Now that I’ve been on several official boards of advisors for a few years I can report: boards of advisors are almost never asked to give advice, though they do sometimes offer it anyway. But boards of advisors are usually "boarded", i.e., paid something.
NewsFutures Scientific Advisory Board
It has disappeared into cyberspace.- No more Robin Hanson.- No more Justin Wolfers.-APPENDIX:- Robin Hanson is now Chief Scientist of Consensus Point.- Emile Servan-Schreiber didnt like that too much, for some reason.- Robin Hanson has ex...
PREDICTION MARKETS: Robin Hanson Justin Wolfers
I have been chatting with a prediction market practitioner (I wont tell you who, and no, its not whom you think about) shooting the breeze, and talking about the current state of the prediction market industry taking about t...
Some boards advise over organizations that have separate sections that compete with each other for funding and approval from the group as a whole, with the leaders of the competing groups being codirectors of the organization. In such cases, sometimes such boards actually make decisions regarding which group is to get the goodies over which other group.
Michael, good to hear of your exception - I wonder how common that is.
Richard, it varies.
Chris, there is almost always the appearance of listening.
"boards of advisors are almost never asked to give advice, though they do sometimes offer it anyway."-And when the advisors do "offer" advice, are they listened to?-
Do you pay the advisors in stock, Michael?
Are you usually paid in stock, Robin?
I am a co-founder of a company and several of our advisers really do advise in one case extensively. So do large investors who aren't on our board. To a non-trivial degree in B2B one needs to know, for instance, industry jargon and the connotations of last years fashions in industry jargon. This information is worth paying for and we pay for it as much as or more than the prestige of our advisers, not to mention their personal connections, advice on pricing, etc.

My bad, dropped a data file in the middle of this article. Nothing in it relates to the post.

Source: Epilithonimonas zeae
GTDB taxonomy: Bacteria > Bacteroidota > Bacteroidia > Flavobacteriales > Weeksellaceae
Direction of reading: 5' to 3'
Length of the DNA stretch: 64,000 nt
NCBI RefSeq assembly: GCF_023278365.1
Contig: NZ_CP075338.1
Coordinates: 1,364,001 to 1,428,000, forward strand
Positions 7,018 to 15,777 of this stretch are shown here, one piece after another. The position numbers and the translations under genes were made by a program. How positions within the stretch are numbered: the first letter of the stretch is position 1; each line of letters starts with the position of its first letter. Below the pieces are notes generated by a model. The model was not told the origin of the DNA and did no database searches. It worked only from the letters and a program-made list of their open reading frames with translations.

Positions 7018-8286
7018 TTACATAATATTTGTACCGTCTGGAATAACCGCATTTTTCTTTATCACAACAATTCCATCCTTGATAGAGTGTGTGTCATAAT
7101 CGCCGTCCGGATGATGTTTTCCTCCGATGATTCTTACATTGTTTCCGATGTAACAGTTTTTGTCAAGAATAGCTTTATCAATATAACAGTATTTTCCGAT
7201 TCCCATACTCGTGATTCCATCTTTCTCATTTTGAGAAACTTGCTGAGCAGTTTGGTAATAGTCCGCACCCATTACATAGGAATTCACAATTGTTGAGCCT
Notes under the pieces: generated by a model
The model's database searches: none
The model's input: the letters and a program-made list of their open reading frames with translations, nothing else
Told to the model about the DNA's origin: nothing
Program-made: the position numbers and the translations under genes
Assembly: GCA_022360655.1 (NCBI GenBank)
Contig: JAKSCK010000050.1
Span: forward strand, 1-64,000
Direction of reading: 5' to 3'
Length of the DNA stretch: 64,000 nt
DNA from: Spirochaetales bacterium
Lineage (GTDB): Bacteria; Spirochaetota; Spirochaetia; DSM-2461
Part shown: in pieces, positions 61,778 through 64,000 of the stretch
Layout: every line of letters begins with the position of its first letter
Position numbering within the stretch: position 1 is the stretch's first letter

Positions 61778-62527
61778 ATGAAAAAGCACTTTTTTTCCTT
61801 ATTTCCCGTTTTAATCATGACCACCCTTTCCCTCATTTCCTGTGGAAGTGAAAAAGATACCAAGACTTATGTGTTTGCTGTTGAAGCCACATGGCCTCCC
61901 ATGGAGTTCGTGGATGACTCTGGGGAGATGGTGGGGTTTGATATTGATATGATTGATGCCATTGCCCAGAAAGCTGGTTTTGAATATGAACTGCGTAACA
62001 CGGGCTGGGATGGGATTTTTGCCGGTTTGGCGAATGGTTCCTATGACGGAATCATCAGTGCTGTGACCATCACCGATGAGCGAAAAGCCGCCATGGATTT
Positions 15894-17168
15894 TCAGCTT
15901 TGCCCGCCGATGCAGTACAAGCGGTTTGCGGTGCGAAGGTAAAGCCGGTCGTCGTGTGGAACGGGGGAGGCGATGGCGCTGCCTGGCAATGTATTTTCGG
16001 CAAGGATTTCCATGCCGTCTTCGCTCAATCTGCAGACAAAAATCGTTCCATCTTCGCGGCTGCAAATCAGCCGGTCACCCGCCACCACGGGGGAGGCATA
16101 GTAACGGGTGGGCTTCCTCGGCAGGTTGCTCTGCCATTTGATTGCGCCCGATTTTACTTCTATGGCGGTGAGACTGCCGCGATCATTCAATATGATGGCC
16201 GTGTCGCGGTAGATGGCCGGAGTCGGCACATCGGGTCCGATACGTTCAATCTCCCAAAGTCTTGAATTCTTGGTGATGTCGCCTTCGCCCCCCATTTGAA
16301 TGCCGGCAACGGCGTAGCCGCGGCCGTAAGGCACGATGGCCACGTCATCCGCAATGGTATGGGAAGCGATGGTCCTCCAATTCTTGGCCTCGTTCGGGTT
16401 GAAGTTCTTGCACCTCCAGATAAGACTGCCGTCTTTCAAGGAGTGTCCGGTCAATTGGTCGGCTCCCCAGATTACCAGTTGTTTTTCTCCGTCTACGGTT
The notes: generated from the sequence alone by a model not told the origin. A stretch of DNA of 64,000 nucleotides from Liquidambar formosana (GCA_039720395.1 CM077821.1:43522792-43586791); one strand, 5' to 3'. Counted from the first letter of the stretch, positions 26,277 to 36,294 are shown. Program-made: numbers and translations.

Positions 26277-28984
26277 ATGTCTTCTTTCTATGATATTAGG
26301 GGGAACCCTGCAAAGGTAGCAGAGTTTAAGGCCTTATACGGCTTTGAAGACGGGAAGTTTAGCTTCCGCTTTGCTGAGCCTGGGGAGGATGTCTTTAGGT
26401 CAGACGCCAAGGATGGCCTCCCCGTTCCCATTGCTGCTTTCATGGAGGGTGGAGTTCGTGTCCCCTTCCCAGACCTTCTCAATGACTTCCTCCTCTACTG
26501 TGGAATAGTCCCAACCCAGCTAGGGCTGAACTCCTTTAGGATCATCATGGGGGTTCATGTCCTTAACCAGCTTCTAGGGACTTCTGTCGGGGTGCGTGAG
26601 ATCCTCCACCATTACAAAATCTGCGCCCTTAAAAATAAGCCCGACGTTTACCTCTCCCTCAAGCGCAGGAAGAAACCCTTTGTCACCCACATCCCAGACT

Heh, I thought this was pretty universally understood. I once asked a very successful entrepreneur why he would invite certain academics on the board of a fledgling company, and he replied something to the effect of: "They lend credibility".
However, I thought it was pretty common for distinguished academics to be invited on to boards of directors, not just advisors.
Perhaps the advisors would need some power over the advised. Could the board realistically be given powers such as a veto? Could the advisory board remain fairly independent?
While I agree that boards of advisors probably give little advice and a lot more prestige to an organization, I think you need to combine your two thoughts:
"Our combination of wealth and smarts is enough that these prestigious people will associate with us."
Now for that organization you turned down, you were probably maximizing your income by doing so, and I think others would do the same*. How many other invitations would you receive after associating with clueless people?
(This is reminding me of a discussion of women’s mating value with relation to promiscuity, you don't want to be a board slut.)
*People maximize utility not income, and while it’s possible that your mental suffering caused by being on a board with idiots would have no price, I would think that something in the range of $10^x would change your mind, if only so that the idiots couldn’t be spending it themselves.
You have no idea what you are missing. You shouldn't turn down offers for being on the board. It's not about the money. It's the calendars.
"Miss June's Tatyana Yakubovich, adviser to the chairman of the board"